Seeing how fast ARM architecture is catching up to x86, if that level can be sustained, ARM will pass x86, but we are not there yet. ARM is not a player in the higher TPD right now, so you can't really compare a 5W TPD with a 28W TPD or even the 15W TPD.

    It would be very interesting to see what somebody like Apple can do with ARM at those TPDs, but I don't see Apple pushing in that direction.
     
  23. leman, Sep 24, 2017
    Last edited: Sep 24, 2017

    leman macrumors G3

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    #23
    This is a very good point! But there is also some complexity here as well. For instance, ARM has more registers, so it might actually be easier to encode more complex algorithms with fewer opcodes there, when on x86-64, you'd also need to juggle some sort of external buffer (stack etc.). I'm curious whether someone did actual research on this, there must be papers out there comparing ARM and x86-64 compiler outputs...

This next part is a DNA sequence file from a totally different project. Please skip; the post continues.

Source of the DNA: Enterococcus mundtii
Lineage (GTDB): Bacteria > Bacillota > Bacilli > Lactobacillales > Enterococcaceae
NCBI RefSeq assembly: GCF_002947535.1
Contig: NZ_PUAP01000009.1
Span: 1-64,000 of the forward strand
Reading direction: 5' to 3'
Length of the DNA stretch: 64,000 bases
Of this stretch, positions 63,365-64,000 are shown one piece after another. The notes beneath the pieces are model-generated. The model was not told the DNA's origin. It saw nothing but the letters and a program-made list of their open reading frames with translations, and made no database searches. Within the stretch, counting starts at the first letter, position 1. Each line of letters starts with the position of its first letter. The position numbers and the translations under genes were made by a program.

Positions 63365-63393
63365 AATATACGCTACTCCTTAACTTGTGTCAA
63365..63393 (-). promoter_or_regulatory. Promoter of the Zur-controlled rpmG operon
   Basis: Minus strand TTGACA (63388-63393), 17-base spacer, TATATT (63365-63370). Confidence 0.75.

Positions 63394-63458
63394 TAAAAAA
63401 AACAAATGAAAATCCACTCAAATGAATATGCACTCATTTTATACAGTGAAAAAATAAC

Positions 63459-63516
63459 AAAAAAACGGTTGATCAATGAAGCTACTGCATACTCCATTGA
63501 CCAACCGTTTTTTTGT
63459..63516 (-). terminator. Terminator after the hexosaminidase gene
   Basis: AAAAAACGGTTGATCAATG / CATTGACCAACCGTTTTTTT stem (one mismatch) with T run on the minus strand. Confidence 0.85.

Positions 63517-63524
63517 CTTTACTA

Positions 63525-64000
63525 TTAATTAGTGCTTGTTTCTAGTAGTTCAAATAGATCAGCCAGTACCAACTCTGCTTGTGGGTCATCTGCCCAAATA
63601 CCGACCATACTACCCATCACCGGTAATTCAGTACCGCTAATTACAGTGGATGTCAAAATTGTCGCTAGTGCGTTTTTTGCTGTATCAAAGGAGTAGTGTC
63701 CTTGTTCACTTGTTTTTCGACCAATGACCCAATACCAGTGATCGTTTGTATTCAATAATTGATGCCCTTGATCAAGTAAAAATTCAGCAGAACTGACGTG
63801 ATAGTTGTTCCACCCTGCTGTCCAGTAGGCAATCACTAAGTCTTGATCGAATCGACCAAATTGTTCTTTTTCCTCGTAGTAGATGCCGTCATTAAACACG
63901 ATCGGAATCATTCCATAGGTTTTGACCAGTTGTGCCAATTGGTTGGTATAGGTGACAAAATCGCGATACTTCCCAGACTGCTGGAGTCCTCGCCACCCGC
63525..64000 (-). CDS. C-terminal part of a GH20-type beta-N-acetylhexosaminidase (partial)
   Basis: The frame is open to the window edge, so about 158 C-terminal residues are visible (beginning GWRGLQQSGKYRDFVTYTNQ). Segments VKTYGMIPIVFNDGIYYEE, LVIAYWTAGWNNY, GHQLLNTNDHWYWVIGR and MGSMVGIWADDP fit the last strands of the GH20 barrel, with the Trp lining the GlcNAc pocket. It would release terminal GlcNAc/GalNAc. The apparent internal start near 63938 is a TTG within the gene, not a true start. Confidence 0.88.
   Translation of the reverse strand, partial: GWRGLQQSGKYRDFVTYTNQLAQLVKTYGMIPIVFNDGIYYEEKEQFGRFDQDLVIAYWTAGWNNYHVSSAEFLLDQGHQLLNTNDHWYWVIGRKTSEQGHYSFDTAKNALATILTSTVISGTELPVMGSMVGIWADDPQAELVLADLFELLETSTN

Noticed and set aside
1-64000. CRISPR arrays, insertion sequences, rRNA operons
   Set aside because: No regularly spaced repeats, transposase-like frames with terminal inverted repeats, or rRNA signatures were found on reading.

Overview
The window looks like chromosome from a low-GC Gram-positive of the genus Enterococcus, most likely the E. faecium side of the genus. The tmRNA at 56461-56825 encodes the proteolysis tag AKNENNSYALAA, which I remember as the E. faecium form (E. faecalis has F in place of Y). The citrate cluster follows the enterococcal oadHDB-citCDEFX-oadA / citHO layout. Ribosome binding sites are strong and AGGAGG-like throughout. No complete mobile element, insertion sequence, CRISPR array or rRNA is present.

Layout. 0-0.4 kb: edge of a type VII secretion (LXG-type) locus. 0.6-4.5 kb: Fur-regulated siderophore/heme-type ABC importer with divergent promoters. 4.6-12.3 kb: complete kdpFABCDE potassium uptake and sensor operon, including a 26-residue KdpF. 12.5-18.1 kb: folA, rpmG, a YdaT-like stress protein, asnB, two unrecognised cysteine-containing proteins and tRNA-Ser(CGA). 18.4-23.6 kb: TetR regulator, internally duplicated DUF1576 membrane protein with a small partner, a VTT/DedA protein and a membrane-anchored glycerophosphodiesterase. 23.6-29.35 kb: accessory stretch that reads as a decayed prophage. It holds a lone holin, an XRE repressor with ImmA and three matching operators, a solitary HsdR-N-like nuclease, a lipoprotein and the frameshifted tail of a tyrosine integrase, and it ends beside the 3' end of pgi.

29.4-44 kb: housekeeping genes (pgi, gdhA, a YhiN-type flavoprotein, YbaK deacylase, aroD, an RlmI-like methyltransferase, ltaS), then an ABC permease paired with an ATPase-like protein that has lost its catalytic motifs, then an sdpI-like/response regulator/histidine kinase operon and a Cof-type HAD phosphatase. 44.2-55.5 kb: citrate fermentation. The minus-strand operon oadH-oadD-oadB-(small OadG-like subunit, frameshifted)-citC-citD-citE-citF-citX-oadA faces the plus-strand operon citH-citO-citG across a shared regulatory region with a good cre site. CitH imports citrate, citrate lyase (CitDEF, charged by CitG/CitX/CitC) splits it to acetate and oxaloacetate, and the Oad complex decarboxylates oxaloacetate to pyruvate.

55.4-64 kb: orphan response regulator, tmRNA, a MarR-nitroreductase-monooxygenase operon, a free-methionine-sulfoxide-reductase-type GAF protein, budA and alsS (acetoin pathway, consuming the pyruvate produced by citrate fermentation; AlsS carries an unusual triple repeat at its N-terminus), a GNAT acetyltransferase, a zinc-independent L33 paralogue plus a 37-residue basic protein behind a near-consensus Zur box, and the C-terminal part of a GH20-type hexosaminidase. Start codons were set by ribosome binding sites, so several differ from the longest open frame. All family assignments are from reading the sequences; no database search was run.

I'm not sure that I agree with you here. I'd argue that Intel is just as reliant on good compiler, since its compiler's responsibility to emit shorter and cache-friendlier sequence of opcodes, as well as make sure not to use any opcodes that happen to be slow on the mainstream CPUs (e.g. ENTER). I'd speculate that the load-process-store design (and more registers) of ARM instructions would make it easier to write a good compiler.
     
  24. kevink2 macrumors 65816

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    #24
    It is not just windows, but compatibility with older mac software. The times in the past Apple changed architecture it was when the replacement was enough faster than the old platform that they could still run the old software at reasonable speed in emulation. So it takes more than a chip that is comparable, but it must be faster. And not just the lower/midrange models.
     
  25. sparkie7 macrumors 68020

    sparkie7

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    #25
    True dat. I still like running Macromedia (Aldus) Freehand. And MAME games.. Also why I love OSX 10.6.8